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Current HIV/AIDS Reports

, Volume 13, Issue 4, pp 218–225 | Cite as

Lipid Abnormalities and Inflammation in HIV Inflection

  • Nicholas T. Funderburg
  • Nehal N. MehtaEmail author
Complications of Antiretroviral Therapy (G McComsey, Section Editor)
Part of the following topical collections:
  1. Topical Collection on Complications of Antiretroviral Therapy

Abstract

Infection with the human immunodeficiency virus (HIV), and subsequent treatment with antiretroviral therapy (ART), is often associated with perturbations in lipid profiles. Furthermore, persistent inflammation, in spite of suppression of viral replication by ART, likely contributes to modifications in lipid composition and function, exacerbating risk for development of cardiovascular disease (CVD). Increased levels of several pro-inflammatory lipid species, including oxidized low-density lipoprotein (LDL) and high-density lipoprotein (HDL), have been measured in HIV-infected persons and are associated with markers of immune activation. The mechanisms linked to this bidirectional relationship in which inflammation increases lipid levels and promotes their modification, and these modified lipid species perpetuate inflammatory processes, require further investigation. Treatment with statins and other lifestyle modifications, including improvement in dietary intake and exercise, are critical to reducing CVD risk. Well-designed clinical trials that take into account the complex relationships among lipids and inflammation within persons infected with HIV need to be considered.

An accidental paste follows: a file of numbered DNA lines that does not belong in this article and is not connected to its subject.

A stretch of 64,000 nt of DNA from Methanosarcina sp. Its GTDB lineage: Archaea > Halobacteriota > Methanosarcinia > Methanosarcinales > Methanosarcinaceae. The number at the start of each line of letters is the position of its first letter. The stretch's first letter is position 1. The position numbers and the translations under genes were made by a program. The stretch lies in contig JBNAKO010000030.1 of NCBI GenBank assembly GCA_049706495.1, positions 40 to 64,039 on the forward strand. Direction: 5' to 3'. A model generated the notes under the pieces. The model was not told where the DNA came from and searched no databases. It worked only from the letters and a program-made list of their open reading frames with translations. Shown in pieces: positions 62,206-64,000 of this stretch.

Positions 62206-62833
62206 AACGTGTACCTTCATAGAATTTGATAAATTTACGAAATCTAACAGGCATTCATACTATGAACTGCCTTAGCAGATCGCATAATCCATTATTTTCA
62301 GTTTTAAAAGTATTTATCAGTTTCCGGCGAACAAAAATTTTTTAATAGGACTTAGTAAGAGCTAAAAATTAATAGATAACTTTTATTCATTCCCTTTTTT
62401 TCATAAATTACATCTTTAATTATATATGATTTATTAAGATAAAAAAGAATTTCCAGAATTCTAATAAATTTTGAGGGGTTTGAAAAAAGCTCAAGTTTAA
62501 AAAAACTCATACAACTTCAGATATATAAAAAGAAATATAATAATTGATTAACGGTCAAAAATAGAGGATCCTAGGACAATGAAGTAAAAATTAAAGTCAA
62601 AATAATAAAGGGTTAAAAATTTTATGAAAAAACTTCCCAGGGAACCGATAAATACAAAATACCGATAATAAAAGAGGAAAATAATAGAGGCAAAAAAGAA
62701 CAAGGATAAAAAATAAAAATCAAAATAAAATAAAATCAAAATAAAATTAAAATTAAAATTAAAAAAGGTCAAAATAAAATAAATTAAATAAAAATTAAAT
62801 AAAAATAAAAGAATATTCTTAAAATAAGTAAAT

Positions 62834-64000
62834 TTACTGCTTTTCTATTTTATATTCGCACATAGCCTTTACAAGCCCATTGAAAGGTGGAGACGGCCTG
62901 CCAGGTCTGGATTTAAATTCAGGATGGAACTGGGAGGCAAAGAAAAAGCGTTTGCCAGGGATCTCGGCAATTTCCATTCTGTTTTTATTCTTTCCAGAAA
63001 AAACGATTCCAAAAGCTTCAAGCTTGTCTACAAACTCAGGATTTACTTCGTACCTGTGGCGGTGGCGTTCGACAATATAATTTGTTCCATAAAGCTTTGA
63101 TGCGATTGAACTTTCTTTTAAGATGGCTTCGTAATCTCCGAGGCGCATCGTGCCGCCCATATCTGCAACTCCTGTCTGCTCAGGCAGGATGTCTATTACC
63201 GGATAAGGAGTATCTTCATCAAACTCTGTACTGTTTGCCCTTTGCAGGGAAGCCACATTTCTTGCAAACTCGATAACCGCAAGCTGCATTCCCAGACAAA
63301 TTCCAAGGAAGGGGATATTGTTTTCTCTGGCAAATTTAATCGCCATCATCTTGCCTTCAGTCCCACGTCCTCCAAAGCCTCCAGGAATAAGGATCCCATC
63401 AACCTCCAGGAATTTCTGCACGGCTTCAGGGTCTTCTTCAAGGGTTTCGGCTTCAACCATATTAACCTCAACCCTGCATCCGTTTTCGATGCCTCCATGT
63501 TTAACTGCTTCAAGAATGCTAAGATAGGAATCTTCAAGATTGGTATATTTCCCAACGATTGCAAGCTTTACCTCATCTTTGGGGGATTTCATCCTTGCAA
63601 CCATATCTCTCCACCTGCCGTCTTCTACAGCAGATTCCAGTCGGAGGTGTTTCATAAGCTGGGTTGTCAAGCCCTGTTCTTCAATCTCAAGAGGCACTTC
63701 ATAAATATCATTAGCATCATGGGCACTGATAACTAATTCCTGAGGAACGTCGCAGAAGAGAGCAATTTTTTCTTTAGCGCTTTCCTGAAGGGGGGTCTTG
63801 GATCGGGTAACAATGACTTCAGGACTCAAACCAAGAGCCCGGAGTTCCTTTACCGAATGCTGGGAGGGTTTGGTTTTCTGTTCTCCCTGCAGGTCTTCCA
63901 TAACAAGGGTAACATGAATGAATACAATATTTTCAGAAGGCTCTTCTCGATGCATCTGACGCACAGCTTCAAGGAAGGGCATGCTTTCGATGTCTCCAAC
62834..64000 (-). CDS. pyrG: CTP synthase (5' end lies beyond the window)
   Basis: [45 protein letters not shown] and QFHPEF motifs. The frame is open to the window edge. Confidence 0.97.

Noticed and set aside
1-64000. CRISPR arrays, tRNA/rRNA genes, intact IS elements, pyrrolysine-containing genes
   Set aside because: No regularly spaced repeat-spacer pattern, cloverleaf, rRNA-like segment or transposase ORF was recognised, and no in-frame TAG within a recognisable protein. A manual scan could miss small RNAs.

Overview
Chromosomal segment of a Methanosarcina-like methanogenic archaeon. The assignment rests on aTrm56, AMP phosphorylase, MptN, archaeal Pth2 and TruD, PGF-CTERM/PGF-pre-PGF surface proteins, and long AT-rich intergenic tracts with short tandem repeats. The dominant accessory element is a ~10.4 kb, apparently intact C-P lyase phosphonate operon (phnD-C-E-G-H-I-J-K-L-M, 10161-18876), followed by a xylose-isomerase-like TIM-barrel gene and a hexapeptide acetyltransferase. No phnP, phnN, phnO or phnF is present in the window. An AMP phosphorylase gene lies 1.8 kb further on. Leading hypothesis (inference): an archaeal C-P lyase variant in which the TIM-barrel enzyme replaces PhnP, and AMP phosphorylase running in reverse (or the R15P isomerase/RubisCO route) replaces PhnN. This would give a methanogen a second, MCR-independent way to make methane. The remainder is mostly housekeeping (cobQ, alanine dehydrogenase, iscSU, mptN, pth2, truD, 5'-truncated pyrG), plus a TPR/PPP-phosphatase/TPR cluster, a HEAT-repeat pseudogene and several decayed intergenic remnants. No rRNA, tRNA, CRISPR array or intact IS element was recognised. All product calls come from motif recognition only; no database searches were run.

Keywords

Antiretroviral therapy Inflammation Lipid composition Oxidized LDL Statins HDL cholesterol efflux 

Notes

Compliance with Ethical Standards

Conflict of Interest

Nicholas T. Funderburg reports grants from NHLBI and has served as consultant for Gilead Inc.

Nehal N. Mehta declares that he has no conflict of interest.

Human and Animal Rights and Informed Consent

This article does not contain any studies with human or animal subjects performed by any of the authors.

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Copyright information

© Springer Science+Business Media New York (outside the USA) 2016

Authors and Affiliations

  1. 1.School of Health and Rehabilitation Sciences, Division of Medical Laboratory ScienceOhio State UniversityColumbusUSA
  2. 2.Section of Inflammation and Cardiometabolic DiseasesNational Heart, Lung and Blood InstituteBethesdaUSA

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